Porter County Convention Recreation and Visitors Commission member Judy
Chaplin apologized to her fellow board members Tuesday for “beating a dead
horse” as she revisited an earlier discussion of taking preventative
measures to guard against drownings at Lake Michigan.
Due to a sudden increase in the number of drowning deaths this summer,
Chaplin urged her peers at the July PCCRVC meeting to help educate the
public about the dangers of swimming in hazardous waters.
A month later, Mike Bremer of the Indiana Dunes National Lakeshore met with
board members and shared statistics that indicated the primary cause of
drownings is not rip currents but visitors not adhering to warnings given by
park officials or failing to supervise children.
Education, Bremer said, is the most effective way to stop accidental
drownings. The Lakeshore will create a video series illustrating safety
precautions that will be distributed to schools. The park’s other goal will
be to form an effective way to educate parents who ultimately make the
decision on going to the beach even when there are dangers present, Bremer
National Lakeshore Deputy Superintendent Garry Traynham told the
Chesterton Tribune this morning said the national park has a good water
safety program, trying to keep people out of the water when lake conditions
He said the agency looks forward to collaborating with the county tourism
board and other agencies on ways to further enhance safety for visitors.
“We will be meeting with the DNR (Department of Natural Resources) in the
winter,” Traynham said, adding that education will play a big role.
Just this week, reports came out about a near drowning in Michigan City,
causing Chaplin to resound her call. She pushed the idea of making materials
available that expound on “the three most important things to remember while
swimming in Lake Michigan” which agencies and businesses could pass out to
“We have an opportunity to reach out and make an impact. If it saves one
life ... hallelujah!” said Chaplin.
PCCRVC president Mitch Peters said he believes the park officials of the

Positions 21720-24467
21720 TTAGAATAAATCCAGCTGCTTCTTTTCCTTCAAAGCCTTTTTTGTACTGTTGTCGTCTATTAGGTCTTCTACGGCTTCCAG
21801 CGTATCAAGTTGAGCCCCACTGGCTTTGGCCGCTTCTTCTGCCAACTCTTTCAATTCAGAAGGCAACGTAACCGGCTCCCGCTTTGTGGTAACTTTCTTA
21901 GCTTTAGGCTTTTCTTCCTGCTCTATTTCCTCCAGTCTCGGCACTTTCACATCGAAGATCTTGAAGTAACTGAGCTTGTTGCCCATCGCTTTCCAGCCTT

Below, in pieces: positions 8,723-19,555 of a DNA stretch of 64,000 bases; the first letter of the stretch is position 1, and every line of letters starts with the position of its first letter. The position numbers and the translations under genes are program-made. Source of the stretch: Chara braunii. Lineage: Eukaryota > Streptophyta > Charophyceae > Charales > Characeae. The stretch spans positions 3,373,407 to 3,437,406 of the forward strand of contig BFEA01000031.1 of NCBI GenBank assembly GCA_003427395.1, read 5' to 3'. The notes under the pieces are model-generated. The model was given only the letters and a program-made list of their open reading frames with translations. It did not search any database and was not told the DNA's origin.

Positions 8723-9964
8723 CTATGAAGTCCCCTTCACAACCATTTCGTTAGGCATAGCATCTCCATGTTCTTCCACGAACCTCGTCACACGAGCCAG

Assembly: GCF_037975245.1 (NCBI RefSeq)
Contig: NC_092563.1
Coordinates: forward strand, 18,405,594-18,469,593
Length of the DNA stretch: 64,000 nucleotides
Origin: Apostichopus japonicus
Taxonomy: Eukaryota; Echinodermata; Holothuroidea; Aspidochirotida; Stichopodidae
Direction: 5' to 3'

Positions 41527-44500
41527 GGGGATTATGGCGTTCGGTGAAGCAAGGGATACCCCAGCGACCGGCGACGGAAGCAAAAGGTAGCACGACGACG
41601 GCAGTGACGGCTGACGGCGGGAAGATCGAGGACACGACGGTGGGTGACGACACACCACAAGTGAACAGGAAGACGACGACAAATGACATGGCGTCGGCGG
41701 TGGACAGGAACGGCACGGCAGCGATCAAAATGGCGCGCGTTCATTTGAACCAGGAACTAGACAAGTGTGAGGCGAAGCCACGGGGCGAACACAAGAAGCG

state park and National Lakeshore “have done a fabulous job” in alerting
people about dangers in the water. As a board, Peters said the PCCRVC wants
to reach out to county residents and contact local schools to supply safety
information geared to the young swimmers.
"We need to look at what kinds of things we can do with education and try to
get something going,” Peters said.
This week, in the Hoosier capital city of Indianapolis, about 260
journalists and media specialists who make it their trade to highlight
tourist destinations are congregating for the Society of American Travel
And Indiana Dunes Tourism is getting in on the action.
It was one of the five tourism agencies selected to host travel writers in
their home community before and after the convention.
Weimer said two writers from New York City visited this past weekend
starting at the Dunes. One of the writers is a regular contributor with USA
Weimer said she didn’t know how the scribes would take to the Dunes but as
luck had it the views were top-notch that morning and the skyline of Chicago
was clearly visible – “crystal clear.”
“We just scored a home run with these writers,” Weimer said.
Following the Dunes trip, one writer – an automobile enthusiast -- was
intrigued by the car shops in the county. They were also treated to Bass Pro
Shop in Portage and Valpo Velvet Ice Cream in Valparaiso and the 49er
Drive-in Theater in Liberty Twp.
Another writer will visit this weekend around the same time the Wizard of Oz
Festival is going on in Chesterton.
The PCCRVC had the honor of sponsoring the SATW’s breakfast on Tuesday and
the bureau’s promotions director Ken Kosky will spend the full week
networking with the convention attendees.
“Those writers are going to be talking about our destinations,” Weimer said.
In a similar matter, PCCRVC Assistant Director Christine Livingston said the
Indianapolis Star ran a piece about the Dunes and Chesterton’s European
Market. Another article appeared in the Chicago Tribune about the Valparaiso
Mannel to be
For 12 years, those who stopped in at the Indiana Dunes visitor center were
greeted by a small man with a big heart for the Dunes.
The PCCRVC’s beloved hospitality concierge Jim Mannel died last Tuesday, at
the age of 78.
Patti Boyer, operations director for the PCCRVC, read the board a tribute to
Mannel. Boyd said Mannel always stayed on task and never grew tired of
telling folks where the Dunes are, again and again.
“He made it sound like he was answering it for the first time,” said Boyd.
Weimer said Mannel was “extremely passionate” about the park and education.
“He loved just to tell interesting things to find in the Dunes,” Weimer
said, and mentioned that Mannel was a recipient of the Lieutenant Governor’s
In the upcoming fall or spring, a tree will be planted at the visitor center
in Mannel’s honor. Peters suggested the idea of having a plaque made to
further commemorate Mannel.
A new Kids Guide publication hits the selves this month. The booklet is
similar to the activities guide the PCCRVC produces each year, but focus on
with events and destinations targeted toward youngsters.
Much of the design work was completed in-house by Niche Market Director
Angela Pasyk which resulted in significant savings for the organization.
The guide can be downloaded off the website www.indianadunes.com
In other matters Tuesday:
• In August, 13,601 individuals dropped by the Visitor Center in August.
That brings the year-to-date figure to 61,113, Boyer said.
• Weimer reported the web site for the Memorial Opera House is currently
being “beta tested” and should be launched in the next three days.
• For organizations holding events in Porter County, applications for 2013
PCCRVC grants are due by this Friday, Sept. 14.